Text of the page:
What can I do with my diet to increase my red blood count?

Mary heckendorn asked...

I've been diagnosed with low red blood count -- anemia. Besides drugs, what can I do with diet to increase my red blood count?

Expert Answer

Jennifer Serafin, N.P. is a registered nurse and geriatric nurse practitioner at the Jewish Homes for the Aged in San Francisco.

Anemia is very common problem, and can have numerous causes. These include lack of iron, or genetics. Anemia can range from mild to severe.

If your anemia is mild, first I would think about vitamin deficiencies. Trying to eat a healthy diet full of iron and vitamins is helpful only if your anemia is caused by a vitamin deficiency or lack of iron. I'd also look at your medications, especially if you take over the counter pain medications. Many of these medications can irritate your stomach, which can cause anemia (the biggest culprits are aspirin and ibuprofen, which you would find in Advil, Aleve, or Motrin). You will need to discuss the use of these medications with your health care provider to see if they are an issue.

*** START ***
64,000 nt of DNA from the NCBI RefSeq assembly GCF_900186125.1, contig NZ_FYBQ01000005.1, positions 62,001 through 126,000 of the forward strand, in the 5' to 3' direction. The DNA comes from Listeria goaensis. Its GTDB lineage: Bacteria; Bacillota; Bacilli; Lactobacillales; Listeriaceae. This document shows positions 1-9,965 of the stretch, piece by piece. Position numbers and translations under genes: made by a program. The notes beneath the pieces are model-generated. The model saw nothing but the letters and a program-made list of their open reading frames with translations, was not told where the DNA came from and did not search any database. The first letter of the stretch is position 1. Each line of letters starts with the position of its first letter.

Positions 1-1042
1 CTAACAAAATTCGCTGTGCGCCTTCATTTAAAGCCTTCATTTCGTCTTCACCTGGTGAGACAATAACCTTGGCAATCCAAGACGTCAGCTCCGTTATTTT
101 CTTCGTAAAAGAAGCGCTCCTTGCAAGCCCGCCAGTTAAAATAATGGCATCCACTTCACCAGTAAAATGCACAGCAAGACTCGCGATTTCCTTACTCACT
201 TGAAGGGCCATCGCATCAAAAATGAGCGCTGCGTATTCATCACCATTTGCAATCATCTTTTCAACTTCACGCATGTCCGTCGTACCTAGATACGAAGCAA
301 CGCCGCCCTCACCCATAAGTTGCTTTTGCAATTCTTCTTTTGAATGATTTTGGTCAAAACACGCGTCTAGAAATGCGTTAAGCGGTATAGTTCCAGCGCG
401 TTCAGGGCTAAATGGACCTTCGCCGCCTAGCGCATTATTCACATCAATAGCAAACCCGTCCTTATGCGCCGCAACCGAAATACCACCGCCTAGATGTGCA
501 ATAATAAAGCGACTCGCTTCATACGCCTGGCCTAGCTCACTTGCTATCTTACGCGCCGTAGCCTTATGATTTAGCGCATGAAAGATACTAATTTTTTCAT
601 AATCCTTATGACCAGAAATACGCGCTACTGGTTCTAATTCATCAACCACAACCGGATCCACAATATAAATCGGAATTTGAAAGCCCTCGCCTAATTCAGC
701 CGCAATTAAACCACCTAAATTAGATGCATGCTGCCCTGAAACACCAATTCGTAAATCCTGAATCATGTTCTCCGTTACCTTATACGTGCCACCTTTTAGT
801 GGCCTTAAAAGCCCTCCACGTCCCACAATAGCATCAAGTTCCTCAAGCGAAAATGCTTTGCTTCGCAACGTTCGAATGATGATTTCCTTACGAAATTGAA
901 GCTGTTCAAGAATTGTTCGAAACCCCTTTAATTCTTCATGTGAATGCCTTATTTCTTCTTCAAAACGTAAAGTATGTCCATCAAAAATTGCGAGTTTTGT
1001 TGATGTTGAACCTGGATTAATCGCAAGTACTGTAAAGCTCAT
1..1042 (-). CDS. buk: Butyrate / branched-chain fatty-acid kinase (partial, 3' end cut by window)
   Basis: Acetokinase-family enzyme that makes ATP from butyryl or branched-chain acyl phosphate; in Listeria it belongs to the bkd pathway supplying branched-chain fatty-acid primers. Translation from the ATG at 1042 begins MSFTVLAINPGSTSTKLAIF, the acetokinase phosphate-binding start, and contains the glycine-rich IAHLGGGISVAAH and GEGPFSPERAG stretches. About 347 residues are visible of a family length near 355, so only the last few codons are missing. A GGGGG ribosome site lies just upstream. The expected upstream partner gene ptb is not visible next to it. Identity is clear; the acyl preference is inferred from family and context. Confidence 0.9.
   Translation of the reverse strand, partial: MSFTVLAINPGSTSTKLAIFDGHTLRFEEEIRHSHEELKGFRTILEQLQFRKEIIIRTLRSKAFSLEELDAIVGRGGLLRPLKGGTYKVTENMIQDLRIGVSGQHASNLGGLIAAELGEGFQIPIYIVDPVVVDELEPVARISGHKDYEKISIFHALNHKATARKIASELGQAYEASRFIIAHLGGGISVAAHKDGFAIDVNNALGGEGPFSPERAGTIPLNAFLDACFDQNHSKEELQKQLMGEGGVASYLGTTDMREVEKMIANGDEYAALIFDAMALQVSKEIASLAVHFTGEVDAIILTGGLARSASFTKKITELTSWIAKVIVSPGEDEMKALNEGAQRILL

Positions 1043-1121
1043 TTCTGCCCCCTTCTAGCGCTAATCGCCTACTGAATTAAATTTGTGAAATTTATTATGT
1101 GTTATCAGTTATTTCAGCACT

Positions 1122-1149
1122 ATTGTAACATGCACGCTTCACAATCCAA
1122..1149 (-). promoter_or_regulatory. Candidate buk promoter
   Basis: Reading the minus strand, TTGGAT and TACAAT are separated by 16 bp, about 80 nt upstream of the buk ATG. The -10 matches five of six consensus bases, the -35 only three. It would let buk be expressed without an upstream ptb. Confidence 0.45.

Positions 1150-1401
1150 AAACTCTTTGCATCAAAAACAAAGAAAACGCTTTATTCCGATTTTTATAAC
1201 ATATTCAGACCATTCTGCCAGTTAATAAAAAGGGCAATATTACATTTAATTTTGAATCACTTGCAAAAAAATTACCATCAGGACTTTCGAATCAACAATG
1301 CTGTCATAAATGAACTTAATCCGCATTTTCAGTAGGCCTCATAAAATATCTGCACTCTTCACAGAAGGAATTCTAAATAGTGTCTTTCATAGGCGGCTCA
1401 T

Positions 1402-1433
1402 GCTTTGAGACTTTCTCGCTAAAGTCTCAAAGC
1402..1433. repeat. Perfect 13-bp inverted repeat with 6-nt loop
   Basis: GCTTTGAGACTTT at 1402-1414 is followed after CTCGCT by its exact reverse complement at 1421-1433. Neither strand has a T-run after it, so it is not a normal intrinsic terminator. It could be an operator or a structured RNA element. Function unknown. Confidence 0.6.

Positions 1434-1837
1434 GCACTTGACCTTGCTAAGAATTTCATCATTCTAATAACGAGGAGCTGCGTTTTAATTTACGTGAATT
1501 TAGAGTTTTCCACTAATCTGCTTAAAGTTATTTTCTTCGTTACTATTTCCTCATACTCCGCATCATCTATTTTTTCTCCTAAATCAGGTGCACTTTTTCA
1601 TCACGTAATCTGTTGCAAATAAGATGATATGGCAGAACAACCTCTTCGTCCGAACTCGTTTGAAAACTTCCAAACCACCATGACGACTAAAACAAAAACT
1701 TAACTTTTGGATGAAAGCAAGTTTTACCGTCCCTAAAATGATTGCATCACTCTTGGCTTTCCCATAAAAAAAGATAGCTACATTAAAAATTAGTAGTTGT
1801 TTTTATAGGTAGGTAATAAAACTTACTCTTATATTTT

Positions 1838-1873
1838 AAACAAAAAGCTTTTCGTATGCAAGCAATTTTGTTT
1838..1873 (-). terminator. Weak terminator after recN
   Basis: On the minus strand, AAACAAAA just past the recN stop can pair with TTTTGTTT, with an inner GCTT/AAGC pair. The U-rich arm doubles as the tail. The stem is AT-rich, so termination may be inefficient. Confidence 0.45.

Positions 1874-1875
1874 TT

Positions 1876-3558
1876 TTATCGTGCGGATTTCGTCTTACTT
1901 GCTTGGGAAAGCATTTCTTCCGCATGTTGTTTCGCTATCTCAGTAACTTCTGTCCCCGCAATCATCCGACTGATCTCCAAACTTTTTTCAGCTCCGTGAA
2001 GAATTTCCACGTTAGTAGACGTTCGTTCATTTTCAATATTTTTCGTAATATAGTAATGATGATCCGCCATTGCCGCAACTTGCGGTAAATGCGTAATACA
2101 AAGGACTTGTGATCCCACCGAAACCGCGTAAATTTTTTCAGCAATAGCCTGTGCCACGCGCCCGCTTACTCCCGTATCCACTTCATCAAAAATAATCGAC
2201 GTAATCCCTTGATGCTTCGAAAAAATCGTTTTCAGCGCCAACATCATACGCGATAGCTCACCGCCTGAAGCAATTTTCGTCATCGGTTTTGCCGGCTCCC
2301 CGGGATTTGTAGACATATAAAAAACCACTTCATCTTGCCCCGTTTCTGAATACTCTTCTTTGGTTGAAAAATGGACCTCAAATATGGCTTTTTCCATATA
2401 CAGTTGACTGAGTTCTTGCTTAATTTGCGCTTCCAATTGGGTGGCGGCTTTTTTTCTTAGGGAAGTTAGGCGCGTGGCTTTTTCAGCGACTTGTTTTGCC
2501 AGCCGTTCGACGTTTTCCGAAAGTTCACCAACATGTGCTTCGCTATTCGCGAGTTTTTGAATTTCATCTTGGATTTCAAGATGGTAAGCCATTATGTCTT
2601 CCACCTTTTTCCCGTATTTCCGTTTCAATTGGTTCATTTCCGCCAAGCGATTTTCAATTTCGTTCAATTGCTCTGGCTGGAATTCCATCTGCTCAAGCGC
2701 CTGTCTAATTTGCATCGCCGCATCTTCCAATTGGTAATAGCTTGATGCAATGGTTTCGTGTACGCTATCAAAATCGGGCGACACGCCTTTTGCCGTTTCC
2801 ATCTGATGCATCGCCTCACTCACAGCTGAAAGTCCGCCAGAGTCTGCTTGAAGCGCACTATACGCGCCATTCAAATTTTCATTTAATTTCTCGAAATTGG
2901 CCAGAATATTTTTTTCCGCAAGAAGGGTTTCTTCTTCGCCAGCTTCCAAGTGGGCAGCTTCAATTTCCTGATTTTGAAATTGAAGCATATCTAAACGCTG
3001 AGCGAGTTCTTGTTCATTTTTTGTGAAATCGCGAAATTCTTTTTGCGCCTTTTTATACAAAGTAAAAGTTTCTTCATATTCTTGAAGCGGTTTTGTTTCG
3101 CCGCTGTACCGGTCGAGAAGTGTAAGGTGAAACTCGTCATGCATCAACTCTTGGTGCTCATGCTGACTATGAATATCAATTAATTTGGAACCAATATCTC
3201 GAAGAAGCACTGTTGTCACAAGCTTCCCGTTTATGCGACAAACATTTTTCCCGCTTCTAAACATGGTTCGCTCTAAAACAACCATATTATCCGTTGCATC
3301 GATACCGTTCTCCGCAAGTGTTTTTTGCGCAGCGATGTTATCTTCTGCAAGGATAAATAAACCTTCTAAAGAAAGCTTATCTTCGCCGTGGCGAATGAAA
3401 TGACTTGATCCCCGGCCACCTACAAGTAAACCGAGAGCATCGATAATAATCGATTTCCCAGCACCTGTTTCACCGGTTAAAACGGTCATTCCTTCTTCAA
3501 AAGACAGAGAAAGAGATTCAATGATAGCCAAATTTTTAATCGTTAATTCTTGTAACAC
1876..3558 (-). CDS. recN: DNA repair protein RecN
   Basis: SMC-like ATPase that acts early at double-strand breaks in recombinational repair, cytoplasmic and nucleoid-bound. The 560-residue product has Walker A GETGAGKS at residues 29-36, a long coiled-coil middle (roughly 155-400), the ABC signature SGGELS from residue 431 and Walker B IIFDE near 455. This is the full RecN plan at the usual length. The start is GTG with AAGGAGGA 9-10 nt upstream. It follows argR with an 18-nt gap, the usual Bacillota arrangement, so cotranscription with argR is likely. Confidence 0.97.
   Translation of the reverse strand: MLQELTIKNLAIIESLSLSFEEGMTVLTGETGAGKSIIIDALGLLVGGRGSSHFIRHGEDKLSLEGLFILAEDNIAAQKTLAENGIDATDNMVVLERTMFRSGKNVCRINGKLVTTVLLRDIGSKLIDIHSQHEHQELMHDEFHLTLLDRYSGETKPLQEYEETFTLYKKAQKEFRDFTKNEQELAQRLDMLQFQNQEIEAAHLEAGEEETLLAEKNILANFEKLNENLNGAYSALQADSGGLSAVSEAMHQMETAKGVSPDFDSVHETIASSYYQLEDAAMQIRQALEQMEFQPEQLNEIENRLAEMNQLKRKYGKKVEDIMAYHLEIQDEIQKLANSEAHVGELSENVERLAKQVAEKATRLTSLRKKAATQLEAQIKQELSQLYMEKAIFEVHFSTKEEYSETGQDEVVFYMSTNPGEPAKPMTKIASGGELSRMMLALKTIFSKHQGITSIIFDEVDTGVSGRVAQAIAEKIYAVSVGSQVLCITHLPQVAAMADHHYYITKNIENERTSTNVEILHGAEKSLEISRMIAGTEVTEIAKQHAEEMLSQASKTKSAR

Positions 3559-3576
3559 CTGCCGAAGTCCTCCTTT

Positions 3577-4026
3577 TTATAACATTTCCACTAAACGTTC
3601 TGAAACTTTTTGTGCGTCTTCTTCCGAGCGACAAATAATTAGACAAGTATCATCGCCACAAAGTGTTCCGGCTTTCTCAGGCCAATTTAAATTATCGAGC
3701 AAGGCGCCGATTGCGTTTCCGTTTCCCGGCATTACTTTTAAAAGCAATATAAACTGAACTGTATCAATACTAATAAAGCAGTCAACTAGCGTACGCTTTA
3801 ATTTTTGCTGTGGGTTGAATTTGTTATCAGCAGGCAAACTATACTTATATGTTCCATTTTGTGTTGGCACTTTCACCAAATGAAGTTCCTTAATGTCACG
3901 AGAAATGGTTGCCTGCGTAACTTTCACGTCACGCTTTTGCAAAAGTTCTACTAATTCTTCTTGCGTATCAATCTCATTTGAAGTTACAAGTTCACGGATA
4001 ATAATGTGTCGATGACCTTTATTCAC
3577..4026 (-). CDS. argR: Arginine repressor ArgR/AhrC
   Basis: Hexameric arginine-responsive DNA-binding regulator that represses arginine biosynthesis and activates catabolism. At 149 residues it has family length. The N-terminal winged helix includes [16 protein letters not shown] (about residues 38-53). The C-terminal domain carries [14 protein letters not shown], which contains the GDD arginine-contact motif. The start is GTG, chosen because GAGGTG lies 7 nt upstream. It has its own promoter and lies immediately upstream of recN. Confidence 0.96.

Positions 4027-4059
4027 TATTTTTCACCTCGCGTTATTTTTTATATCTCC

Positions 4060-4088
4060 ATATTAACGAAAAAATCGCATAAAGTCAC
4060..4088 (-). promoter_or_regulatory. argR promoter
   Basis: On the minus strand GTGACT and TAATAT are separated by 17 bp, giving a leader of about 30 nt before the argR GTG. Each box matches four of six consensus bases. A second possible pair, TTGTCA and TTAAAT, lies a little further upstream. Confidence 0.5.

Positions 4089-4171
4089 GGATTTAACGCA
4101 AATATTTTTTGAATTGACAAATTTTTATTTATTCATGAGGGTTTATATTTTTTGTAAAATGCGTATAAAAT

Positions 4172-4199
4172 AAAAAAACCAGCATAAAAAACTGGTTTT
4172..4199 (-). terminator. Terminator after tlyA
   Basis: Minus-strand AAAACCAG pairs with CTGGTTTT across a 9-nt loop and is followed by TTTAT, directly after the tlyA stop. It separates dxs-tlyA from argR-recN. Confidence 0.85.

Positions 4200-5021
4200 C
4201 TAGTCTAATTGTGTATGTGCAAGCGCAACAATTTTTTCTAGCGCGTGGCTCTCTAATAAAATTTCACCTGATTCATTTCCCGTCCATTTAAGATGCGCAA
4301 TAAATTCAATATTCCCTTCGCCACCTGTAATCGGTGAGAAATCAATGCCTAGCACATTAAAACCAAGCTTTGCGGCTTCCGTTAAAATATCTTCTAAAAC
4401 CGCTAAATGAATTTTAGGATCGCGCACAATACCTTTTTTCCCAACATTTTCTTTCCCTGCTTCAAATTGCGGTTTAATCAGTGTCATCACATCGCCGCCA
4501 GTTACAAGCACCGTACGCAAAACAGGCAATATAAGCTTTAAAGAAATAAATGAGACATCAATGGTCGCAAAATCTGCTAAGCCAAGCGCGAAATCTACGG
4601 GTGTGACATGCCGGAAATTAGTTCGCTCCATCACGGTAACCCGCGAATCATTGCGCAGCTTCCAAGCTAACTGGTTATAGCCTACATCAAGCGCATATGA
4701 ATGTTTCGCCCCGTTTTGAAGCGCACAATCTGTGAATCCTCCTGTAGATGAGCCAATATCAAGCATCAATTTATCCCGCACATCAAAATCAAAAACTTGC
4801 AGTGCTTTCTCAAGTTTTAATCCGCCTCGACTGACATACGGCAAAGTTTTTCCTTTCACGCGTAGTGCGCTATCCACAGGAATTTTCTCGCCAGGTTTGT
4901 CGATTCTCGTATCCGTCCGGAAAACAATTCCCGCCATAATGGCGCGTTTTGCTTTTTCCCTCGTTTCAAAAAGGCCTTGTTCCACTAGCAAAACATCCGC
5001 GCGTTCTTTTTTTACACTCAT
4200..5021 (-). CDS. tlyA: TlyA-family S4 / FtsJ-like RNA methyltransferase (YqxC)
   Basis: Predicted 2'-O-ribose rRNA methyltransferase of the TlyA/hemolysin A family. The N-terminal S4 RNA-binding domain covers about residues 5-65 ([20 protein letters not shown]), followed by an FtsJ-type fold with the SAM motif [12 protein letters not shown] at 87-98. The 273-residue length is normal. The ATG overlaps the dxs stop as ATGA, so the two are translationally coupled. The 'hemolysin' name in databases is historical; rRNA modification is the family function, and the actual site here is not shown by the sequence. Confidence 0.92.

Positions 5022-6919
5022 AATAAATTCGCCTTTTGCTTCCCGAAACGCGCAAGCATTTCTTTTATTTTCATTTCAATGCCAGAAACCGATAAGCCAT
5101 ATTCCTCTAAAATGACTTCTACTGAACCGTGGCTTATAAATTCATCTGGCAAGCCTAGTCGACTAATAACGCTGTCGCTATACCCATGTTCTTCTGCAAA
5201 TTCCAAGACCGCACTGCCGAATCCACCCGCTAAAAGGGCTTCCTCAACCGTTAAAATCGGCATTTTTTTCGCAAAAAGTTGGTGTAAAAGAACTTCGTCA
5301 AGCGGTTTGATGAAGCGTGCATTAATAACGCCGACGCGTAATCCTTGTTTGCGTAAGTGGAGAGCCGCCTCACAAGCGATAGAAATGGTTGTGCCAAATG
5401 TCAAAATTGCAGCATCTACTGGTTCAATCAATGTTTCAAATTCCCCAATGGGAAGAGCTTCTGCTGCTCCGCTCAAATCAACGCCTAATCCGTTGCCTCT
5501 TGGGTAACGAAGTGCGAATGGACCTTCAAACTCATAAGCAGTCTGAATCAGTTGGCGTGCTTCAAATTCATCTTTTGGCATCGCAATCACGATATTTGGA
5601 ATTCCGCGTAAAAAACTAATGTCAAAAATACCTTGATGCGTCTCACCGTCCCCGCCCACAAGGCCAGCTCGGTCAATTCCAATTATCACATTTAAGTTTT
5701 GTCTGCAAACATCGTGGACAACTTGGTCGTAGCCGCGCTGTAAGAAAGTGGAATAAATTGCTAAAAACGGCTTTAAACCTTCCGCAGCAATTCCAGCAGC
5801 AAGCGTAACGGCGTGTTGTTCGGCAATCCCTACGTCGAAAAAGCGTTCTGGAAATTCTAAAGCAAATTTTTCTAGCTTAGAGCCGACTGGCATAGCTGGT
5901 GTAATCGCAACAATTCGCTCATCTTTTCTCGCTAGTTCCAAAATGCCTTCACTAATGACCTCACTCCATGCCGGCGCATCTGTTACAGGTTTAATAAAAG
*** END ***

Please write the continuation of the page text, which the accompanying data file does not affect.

Severe anemia can be a serious health problem, as it can lead to fatigue, shortness of breath, and even death if untreated. If your anemia is severe, health problems such as gastrointestinal bleeding, may need to be ruled out. Sometimes blood transfusions are necessary to help correct anemias that are severe. I would first start by finding out from your health care provider what type of anemia you have. I should mention that there are special medications that help only in certain kinds of chronic anemia (long-term anemia). You may have seen them advertised for use in cancer patients, as sometimes chemotherapy can cause long-term anemia. These medications do have side effects and can only be used with specific anemias, as they are very expensive.